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Skip Navigation LinksBoys Town National Research Hospital > Knowledge Center > Articles > Allergy, Asthma, Immunology and Pediatric Pulmonology > Controlling Spring and Summer Allergies

 Controlling Spring and Summer Allergies

​​​​​​​​The ​freshly mowed grass and hand-cut flowers often aren't only a sight to see, but an eye sore if you have summer allergies.

Seasonal allergic rhinitis, also known as hay fever, is caused by outdoor allergens. It is more prevalent in the spring and summer months due to heavier pollen counts. The symptoms of spring allergies are similar to a cold virus; however, if your cold symptoms do not improve within 10 days, you may consider checking with your physician about a possible spring allergy.

Common Signs and Symptoms of Allergies

  • Itchy, watery eyes
  • Runny, stuffy nose
  • Sneezing
  • Cough
  • Headaches
  • Sore, itchy throat
  • Fatigue

Allergy vs. Cold: How do you know?

When the body comes in contact with a bacteria or virus, the body reacts, trying to override the harmful intruder. When someone who is allergic to pollen comes in contact with the outdoor allergen, the body tries to attack by producing histamine and other allergic mediators. This attack is called an allergic reaction. The symptoms associated with allergies and colds are often very similar. If your symptoms last longer than 10 days, you may be experiencing symptoms of an allergy.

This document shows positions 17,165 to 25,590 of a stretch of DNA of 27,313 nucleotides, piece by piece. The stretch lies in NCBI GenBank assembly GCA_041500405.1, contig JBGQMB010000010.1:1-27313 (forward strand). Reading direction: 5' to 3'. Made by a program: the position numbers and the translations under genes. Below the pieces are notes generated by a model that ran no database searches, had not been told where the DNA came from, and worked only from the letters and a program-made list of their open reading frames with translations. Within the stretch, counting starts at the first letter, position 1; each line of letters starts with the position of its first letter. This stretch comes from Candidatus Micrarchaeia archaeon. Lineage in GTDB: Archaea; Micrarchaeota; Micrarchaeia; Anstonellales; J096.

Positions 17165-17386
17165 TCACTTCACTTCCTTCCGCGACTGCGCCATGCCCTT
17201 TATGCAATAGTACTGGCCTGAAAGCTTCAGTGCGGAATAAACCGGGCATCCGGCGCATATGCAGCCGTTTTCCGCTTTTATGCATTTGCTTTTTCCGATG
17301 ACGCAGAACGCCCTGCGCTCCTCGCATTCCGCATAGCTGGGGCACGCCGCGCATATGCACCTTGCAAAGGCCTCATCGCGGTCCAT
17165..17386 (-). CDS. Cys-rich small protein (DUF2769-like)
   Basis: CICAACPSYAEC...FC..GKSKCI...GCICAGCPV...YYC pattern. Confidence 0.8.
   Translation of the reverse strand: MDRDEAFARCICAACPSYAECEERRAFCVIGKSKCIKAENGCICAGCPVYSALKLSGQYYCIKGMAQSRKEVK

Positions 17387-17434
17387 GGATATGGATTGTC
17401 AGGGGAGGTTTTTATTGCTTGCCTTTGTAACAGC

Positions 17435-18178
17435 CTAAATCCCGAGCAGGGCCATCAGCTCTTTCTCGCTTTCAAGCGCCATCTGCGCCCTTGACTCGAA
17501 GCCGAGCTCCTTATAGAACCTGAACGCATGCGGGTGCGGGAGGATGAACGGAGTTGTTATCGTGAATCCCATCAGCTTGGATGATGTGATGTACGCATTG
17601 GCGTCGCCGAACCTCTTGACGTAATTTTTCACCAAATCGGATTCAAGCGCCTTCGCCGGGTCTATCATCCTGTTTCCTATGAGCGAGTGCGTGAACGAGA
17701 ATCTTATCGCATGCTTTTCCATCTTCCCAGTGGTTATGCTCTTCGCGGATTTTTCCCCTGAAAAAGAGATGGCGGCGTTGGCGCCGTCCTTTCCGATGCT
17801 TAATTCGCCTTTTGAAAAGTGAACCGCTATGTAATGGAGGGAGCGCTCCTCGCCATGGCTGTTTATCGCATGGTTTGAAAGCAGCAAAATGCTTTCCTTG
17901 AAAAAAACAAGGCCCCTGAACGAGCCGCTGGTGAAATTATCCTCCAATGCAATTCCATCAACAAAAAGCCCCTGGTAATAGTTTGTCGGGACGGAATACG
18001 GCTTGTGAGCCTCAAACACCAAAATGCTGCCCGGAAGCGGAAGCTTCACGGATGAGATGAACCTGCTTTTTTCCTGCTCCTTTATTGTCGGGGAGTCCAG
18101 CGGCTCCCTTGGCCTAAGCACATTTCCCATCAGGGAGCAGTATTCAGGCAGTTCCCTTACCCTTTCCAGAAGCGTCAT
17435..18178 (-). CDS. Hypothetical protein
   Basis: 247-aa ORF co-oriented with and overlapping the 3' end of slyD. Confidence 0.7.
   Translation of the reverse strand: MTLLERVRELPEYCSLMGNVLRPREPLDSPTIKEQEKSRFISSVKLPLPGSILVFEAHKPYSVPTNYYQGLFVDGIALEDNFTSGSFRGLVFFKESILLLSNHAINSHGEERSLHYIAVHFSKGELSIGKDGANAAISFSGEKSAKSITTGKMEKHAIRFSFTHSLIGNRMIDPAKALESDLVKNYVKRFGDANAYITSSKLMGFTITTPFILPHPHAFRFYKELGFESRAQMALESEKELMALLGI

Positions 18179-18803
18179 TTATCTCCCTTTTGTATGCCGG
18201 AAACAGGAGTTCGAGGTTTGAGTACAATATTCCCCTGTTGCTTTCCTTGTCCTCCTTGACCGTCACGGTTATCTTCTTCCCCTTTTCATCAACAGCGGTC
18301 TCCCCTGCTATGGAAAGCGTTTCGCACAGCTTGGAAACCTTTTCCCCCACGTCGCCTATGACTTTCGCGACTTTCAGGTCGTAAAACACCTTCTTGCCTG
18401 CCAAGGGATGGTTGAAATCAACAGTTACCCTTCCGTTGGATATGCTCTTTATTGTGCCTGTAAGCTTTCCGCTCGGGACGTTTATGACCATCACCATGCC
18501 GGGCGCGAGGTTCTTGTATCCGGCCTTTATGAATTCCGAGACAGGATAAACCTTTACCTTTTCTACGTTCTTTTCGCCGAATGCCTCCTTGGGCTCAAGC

How to Treat Spring and Summer Allergies

The best defense against allergies is to avoid the allergen. Because it is not always possible to stay indoors, Boys Town Allergy, Asthma and Pediatric Pulmonology recommends:

  • Keeping windows shut as much as possible, especially on dry, windy days, or when the pollen count is high.
  • Driving with the windows closed and the air conditioning on.
  • Allergy-proofing your yard by eliminating offending plants, and staying off freshly mowed lawns.
  • Keeping pets (they can track pollen inside) outside. If that is not possible, at least keep them out of your bedroom.
  • Changing your clothing after playing/working outside.
  • Showering or at least washing hands after being outside.
  • Drying clothing with a vented dryer, NOT on a clothesline outside.

Depending on the severity of the allergy and its symptoms, over-the-counter medications may help provide some relief. If the symptoms become worse or bothersome, your primary physician or an allergy physician may prescribe oral medications, nasal sprays or allergy shots. Always consult with your physician before you begin a medication. If you have questions or concerns about spring allergies, contact your primary physician.